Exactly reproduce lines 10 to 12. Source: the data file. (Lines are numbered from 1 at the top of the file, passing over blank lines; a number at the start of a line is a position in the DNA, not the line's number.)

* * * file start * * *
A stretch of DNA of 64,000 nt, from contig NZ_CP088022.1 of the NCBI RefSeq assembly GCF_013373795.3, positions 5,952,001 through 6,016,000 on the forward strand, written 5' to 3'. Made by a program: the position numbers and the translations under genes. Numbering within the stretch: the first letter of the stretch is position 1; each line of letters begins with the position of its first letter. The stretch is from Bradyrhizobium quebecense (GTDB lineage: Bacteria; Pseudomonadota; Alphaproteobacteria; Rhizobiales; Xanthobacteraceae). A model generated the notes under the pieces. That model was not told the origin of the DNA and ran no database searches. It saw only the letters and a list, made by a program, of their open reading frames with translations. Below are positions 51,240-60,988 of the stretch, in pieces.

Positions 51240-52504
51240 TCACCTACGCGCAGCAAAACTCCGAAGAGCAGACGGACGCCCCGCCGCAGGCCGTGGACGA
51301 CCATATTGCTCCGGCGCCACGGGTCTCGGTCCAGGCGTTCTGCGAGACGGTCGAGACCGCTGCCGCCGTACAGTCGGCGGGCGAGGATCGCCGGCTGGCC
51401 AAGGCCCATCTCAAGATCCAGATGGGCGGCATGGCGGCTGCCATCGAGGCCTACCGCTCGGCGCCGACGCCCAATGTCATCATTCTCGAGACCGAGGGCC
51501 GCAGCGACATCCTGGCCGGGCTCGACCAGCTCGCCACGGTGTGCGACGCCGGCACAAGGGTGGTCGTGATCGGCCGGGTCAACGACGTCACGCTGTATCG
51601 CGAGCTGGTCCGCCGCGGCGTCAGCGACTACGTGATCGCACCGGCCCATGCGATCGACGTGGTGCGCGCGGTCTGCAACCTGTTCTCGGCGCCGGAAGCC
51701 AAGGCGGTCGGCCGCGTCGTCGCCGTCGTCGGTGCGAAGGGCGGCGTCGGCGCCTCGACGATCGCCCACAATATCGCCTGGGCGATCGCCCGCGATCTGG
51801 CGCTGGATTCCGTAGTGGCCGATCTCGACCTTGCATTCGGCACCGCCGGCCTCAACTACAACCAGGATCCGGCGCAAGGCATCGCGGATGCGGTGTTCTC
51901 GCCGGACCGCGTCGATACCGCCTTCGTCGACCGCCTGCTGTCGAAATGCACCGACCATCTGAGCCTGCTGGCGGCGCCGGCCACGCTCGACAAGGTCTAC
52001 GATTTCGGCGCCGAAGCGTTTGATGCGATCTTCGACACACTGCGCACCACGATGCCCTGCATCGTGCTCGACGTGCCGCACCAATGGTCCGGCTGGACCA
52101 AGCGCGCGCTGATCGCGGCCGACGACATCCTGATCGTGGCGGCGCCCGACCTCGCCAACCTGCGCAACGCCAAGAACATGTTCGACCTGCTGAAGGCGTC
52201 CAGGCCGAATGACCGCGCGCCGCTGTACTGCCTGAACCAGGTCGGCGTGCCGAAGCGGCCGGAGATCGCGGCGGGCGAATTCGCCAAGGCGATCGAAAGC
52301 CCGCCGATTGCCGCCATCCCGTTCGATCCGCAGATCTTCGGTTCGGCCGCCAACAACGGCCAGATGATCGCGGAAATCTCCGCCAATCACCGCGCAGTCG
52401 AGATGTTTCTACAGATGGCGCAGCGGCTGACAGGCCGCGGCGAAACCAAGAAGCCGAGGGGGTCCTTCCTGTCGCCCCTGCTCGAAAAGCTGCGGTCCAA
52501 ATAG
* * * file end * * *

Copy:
51901 GCCGGACCGCGTCGATACCGCCTTCGTCGACCGCCTGCTGTCGAAATGCACCGACCATCTGAGCCTGCTGGCGGCGCCGGCCACGCTCGACAAGGTCTAC
52001 GATTTCGGCGCCGAAGCGTTTGATGCGATCTTCGACACACTGCGCACCACGATGCCCTGCATCGTGCTCGACGTGCCGCACCAATGGTCCGGCTGGACCA
52101 AGCGCGCGCTGATCGCGGCCGACGACATCCTGATCGTGGCGGCGCCCGACCTCGCCAACCTGCGCAACGCCAAGAACATGTTCGACCTGCTGAAGGCGTC